James Brown: The Singles Volume Six: 1969-1970 CD review (Shockhound)

 

 

(5 out of 5)

For most artists, singles collections serve one of two functions. They’re either thinly disguised greatest hits sets or they’re fodder for completists who absolutely have to have a few non-album tracks that showed up as b-sides. In the case of James Brown, the massive effort that Hip-O Select has taken in anthologizing all of the Godfather’s singles is something altogether different. Instead of releasing an album every couple of years, JB would keep his fans sated with a new, barnstorming single every few months, and, from 1967 through 1970, each new single wrote a new chapter in the history of funk. This series collects those singles in meticulously remastered form, and between Vol. 5 (released earlier this year) and this 39-track set, one can get a concise lesson in funk music mastery. 

 

This was the era in which James Brown was completely turning r&b music upside down, and while some of the material on Vol. 6 doesn’t quite reach the hit-making heights of the previous entry, there are really just two words one needs to know when diving into this collection: “Funky Drummer.” Without that one 1970 single, hip-hop would probably not exist as we know it today: “Funky Drummer”‘s endlessly sampled drum solo (by the one and only Clyde Stubblefield) provided the rhythmic backbone for scores of tracks from the Golden Age of Hip-Hop.  Still, the two versions of “Funky Drummer” here are far from the only reason this set is essential; the numerous mutations of “Mother Popcorn,” a rockin’ take on “Talkin’ Loud and Saying Nothin’,” and even toss-offs like “The Drunk” and “It’s Christmas Time” are effortlessly perfect. Given the set’s tight chronological limitations, it’s dizzying to imagine ’60s fans being treated to a cornucopia of material this amazing in such a short time span, and for music fans today, a collection like this provides a much more substantial introduction to the master than any decades-spanning “hits” collection.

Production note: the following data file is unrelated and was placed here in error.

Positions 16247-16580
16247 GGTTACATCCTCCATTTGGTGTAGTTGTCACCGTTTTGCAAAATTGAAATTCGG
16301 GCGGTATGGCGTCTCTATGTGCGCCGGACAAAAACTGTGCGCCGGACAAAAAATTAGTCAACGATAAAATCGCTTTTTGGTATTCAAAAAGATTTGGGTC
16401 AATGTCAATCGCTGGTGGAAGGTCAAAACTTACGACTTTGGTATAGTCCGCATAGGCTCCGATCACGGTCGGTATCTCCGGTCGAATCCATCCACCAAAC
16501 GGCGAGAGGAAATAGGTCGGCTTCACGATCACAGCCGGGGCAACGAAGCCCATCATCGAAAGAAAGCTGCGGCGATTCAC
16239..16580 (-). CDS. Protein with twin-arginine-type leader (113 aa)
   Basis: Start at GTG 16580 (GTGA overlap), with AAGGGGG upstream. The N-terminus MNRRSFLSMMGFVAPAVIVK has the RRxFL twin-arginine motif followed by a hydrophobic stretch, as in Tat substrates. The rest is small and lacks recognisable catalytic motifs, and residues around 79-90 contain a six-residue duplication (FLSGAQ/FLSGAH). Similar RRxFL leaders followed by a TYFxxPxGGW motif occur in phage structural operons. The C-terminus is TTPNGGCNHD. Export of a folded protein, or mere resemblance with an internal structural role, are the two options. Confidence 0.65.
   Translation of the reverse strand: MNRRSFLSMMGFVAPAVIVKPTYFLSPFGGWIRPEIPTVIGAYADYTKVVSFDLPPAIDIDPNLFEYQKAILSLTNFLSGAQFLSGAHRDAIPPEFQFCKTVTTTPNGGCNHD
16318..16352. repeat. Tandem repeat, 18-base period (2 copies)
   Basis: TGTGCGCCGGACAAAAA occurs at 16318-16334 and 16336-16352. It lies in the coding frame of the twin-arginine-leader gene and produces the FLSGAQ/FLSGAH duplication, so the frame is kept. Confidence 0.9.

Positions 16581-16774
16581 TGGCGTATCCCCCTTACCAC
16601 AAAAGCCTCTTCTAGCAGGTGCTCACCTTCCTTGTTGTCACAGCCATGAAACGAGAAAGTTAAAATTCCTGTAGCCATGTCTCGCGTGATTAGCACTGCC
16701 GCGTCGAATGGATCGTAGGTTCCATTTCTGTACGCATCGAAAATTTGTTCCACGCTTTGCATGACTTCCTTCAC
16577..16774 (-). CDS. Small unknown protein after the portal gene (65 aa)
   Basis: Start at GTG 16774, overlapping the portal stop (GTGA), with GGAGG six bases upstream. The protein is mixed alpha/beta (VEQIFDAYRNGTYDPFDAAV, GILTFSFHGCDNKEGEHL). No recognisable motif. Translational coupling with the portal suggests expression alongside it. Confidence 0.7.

First appeared Dec. 20, 2008 at Shockhound.com.

Advertisements

Leave a Reply

Please log in using one of these methods to post your comment:

WordPress.com Logo

You are commenting using your WordPress.com account. Log Out / Change )

Twitter picture

You are commenting using your Twitter account. Log Out / Change )

Facebook photo

You are commenting using your Facebook account. Log Out / Change )

Google+ photo

You are commenting using your Google+ account. Log Out / Change )

Connecting to %s